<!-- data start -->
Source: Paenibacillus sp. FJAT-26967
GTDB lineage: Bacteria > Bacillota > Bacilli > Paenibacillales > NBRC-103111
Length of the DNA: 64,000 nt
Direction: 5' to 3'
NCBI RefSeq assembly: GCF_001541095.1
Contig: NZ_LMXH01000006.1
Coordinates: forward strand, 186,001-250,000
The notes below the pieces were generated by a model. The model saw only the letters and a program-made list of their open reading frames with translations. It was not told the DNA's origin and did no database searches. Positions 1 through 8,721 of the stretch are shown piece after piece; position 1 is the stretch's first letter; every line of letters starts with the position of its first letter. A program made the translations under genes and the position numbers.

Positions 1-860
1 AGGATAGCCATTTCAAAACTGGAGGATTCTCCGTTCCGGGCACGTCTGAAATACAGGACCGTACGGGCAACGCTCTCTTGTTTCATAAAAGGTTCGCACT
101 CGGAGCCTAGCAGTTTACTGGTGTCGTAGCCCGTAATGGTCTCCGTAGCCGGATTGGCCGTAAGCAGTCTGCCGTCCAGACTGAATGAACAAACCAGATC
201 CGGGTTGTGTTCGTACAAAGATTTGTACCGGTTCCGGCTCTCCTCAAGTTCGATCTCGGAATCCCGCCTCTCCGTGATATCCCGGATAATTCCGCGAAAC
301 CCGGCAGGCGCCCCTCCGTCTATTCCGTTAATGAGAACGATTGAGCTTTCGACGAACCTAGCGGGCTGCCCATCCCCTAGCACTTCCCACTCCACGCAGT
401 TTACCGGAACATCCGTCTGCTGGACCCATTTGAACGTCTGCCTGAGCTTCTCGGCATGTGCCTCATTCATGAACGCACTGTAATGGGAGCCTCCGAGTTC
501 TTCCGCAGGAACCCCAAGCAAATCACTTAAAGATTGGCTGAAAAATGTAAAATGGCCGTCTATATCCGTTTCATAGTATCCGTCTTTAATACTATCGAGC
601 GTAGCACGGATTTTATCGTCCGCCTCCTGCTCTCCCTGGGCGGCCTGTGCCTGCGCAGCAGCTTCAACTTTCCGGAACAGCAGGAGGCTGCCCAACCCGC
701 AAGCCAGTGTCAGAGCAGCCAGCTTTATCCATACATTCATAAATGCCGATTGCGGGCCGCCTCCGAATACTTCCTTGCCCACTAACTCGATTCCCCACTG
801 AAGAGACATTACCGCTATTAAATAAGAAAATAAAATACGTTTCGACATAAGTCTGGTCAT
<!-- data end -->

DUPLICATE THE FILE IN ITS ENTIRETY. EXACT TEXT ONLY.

Source: Paenibacillus sp. FJAT-26967
GTDB lineage: Bacteria > Bacillota > Bacilli > Paenibacillales > NBRC-103111
Length of the DNA: 64,000 nt
Direction: 5' to 3'
NCBI RefSeq assembly: GCF_001541095.1
Contig: NZ_LMXH01000006.1
Coordinates: forward strand, 186,001-250,000
The notes below the pieces were generated by a model. The model saw only the letters and a program-made list of their open reading frames with translations. It was not told the DNA's origin and did no database searches. Positions 1 through 8,721 of the stretch are shown piece after piece; position 1 is the stretch's first letter; every line of letters starts with the position of its first letter. A program made the translations under genes and the position numbers.

Positions 1-860
1 AGGATAGCCATTTCAAAACTGGAGGATTCTCCGTTCCGGGCACGTCTGAAATACAGGACCGTACGGGCAACGCTCTCTTGTTTCATAAAAGGTTCGCACT
101 CGGAGCCTAGCAGTTTACTGGTGTCGTAGCCCGTAATGGTCTCCGTAGCCGGATTGGCCGTAAGCAGTCTGCCGTCCAGACTGAATGAACAAACCAGATC
201 CGGGTTGTGTTCGTACAAAGATTTGTACCGGTTCCGGCTCTCCTCAAGTTCGATCTCGGAATCCCGCCTCTCCGTGATATCCCGGATAATTCCGCGAAAC
301 CCGGCAGGCGCCCCTCCGTCTATTCCGTTAATGAGAACGATTGAGCTTTCGACGAACCTAGCGGGCTGCCCATCCCCTAGCACTTCCCACTCCACGCAGT
401 TTACCGGAACATCCGTCTGCTGGACCCATTTGAACGTCTGCCTGAGCTTCTCGGCATGTGCCTCATTCATGAACGCACTGTAATGGGAGCCTCCGAGTTC
501 TTCCGCAGGAACCCCAAGCAAATCACTTAAAGATTGGCTGAAAAATGTAAAATGGCCGTCTATATCCGTTTCATAGTATCCGTCTTTAATACTATCGAGC
601 GTAGCACGGATTTTATCGTCCGCCTCCTGCTCTCCCTGGGCGGCCTGTGCCTGCGCAGCAGCTTCAACTTTCCGGAACAGCAGGAGGCTGCCCAACCCGC
701 AAGCCAGTGTCAGAGCAGCCAGCTTTATCCATACATTCATAAATGCCGATTGCGGGCCGCCTCCGAATACTTCCTTGCCCACTAACTCGATTCCCCACTG
801 AAGAGACATTACCGCTATTAAATAAGAAAATAAAATACGTTTCGACATAAGTCTGGTCAT